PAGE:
Wednesday, March 19, 2008

Fla. to have its first black female chief justice

Her fellow justices elected her to two-year term

TALLAHASSEE — Florida is marking its own milestone at a heady time when a black and a woman are contenders for the White House.

The state Supreme Court is about to have its first black female chief justice.

Justice Peggy Quince, known for her quick mind and probing questions on the bench, and an engaging personality off, was elected by her six fellow justices to the rotating, two-year post, the court announced Friday. Her term begins July 1.

“It is an honor and a privilege being a member of the Court and serving with outstanding Florida public servants,” Quince said in a statement. “I thank my colleagues for their trust in me and look forward to serving the people of this state in this new capacity.”

The chief justice leads the court in its oral arguments and discussion among justices. In addition, the chief justice oversees the state courts system, including management of the State Courts Administrator and regulation of The Florida Bar.

Justice Barbara Pariente, the only other woman serving on the Supreme Court, called Quince, "the epitome of a great colleague and outstanding jurist.

"And now she will make history by becoming the first African-American woman to lead the third branch of government.''

Quince, 60, is a native of Norfolk, Va., and daughter of a longshoreman.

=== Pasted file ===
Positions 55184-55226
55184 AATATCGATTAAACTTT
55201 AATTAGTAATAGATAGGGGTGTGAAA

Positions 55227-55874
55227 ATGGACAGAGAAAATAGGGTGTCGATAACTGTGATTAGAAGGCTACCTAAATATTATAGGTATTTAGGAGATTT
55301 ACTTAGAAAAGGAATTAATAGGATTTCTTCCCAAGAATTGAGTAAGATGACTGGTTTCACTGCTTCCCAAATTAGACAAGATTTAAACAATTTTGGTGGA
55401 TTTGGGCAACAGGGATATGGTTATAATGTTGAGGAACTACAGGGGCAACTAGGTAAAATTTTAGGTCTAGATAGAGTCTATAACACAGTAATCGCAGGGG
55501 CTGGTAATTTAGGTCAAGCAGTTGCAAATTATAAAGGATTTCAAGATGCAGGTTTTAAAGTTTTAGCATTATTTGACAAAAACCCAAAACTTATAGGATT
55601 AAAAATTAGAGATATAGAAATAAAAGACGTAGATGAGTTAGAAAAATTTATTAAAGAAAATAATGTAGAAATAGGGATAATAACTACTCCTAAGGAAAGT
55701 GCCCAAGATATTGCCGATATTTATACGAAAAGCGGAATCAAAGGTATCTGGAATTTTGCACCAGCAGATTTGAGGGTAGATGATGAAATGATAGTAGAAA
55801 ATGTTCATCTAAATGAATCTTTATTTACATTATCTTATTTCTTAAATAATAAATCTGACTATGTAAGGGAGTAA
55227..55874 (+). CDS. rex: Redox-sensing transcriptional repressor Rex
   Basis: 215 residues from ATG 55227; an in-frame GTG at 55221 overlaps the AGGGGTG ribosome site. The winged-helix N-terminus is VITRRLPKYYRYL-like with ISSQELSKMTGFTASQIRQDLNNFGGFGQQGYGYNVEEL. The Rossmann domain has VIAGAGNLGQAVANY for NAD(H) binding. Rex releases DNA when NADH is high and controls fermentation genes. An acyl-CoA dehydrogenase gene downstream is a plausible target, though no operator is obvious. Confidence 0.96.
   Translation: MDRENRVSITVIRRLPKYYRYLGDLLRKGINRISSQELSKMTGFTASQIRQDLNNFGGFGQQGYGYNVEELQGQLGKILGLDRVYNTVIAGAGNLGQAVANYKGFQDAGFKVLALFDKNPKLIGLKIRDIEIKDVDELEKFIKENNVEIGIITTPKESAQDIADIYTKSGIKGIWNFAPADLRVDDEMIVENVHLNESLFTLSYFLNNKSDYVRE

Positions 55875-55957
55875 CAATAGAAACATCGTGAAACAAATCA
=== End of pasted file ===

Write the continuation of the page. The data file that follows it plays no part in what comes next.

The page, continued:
She was attending segregated schools when the U.S. Supreme Court issued the groundbreaking decision Brown vs. Board of Education.

Her professional career began with an undergraduate degree in zoology from Howard University in 1970 and a law degree from the Catholic University of America in 1975. She has been a government lawyer, prosecuting death penalty cases as an assistant attorney general.

She was appointed to the Second District Court of Appeal in 1993, becoming the first black woman appointed to any of the state's five lower appellate courts.

Her shared 1998 appointment to the Supreme Court, coming as the Democratic administration of the late Gov. Lawton Chiles was winding down and that of Republican Jeb Bush was ramping up, says a lot about her reputation for impartiality, said veteran Tallahassee attorney Ron Meyer.

"Justice Quince has distinguished herself as an outstanding jurist and this is a testament to that," Meyer said. "I'm just pleased as punch that the state is getting its first African-American woman chief justice. The justices couldn't have made a better choice."

Meyer argued and won one of the court's most controversial cases since Quince came to the bench.

In January 2006, Quince sided with the majority in the 5-2 decision in Bush vs. Holmes that struck down Bush's private school voucher program.

But Quince is hard to categorize as a traditional liberal, attorneys said.

"When you argue to the court, you're never sure which side she is going to come down on," said South Florida appellate lawyer Bruce Rogow. "She asks questions about issues that interest her, not ones that reveal a point of view. That's wonderful."

Assistant Attorney General Carolyn Snurkowski, director of the criminal appellant division, appears before Quince in death penalty cases. Quince often rules against her, but Snurkowski is satisfied Quince is weighing the merits of the individual cases and arguments.

Although Quince has a calm demeanor, attorneys better come to court prepared and ready to answer questions, Snurkowski said.

"She's a government lawyer and that makes her special to us," Snurkowski said.

"She's come up through the ranks. She knows what it's like to argue a case and prepare a brief."

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